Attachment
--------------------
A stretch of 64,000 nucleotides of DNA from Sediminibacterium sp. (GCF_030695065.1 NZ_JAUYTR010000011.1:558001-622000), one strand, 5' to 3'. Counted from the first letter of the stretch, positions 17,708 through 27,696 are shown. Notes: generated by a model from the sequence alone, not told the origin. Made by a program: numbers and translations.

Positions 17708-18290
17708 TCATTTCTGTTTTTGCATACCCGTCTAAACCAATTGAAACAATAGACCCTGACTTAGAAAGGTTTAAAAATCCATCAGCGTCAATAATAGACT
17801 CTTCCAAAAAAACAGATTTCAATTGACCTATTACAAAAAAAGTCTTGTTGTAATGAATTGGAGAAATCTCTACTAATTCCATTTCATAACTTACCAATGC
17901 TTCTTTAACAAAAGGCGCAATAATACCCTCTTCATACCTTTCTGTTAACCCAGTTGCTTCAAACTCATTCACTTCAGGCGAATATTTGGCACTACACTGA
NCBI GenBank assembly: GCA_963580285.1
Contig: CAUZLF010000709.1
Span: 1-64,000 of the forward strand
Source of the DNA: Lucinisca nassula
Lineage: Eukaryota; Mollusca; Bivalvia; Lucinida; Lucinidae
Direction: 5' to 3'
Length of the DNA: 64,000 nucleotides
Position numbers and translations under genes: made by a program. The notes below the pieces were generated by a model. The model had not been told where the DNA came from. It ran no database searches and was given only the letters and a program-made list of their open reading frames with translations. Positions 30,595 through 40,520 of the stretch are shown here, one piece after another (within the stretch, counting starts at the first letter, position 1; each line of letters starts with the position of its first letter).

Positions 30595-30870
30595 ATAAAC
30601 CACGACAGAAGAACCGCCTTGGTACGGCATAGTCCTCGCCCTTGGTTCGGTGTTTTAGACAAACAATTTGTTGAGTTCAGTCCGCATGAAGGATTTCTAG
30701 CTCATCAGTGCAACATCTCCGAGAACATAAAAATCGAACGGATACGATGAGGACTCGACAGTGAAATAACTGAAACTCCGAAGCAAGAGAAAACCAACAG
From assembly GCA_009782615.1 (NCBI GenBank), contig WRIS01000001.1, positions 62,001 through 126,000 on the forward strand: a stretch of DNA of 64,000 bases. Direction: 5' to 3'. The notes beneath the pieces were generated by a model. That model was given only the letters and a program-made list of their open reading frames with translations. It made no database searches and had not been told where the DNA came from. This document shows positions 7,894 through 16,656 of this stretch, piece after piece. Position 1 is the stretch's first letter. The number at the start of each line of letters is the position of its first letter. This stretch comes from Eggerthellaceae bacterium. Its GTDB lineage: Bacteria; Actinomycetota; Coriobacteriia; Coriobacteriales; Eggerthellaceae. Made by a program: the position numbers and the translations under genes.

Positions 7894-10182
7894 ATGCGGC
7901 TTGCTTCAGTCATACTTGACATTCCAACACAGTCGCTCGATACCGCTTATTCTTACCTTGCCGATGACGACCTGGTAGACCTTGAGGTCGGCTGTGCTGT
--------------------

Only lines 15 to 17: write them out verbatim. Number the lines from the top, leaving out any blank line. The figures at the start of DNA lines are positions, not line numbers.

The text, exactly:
30595 ATAAAC
30601 CACGACAGAAGAACCGCCTTGGTACGGCATAGTCCTCGCCCTTGGTTCGGTGTTTTAGACAAACAATTTGTTGAGTTCAGTCCGCATGAAGGATTTCTAG
30701 CTCATCAGTGCAACATCTCCGAGAACATAAAAATCGAACGGATACGATGAGGACTCGACAGTGAAATAACTGAAACTCCGAAGCAAGAGAAAACCAACAG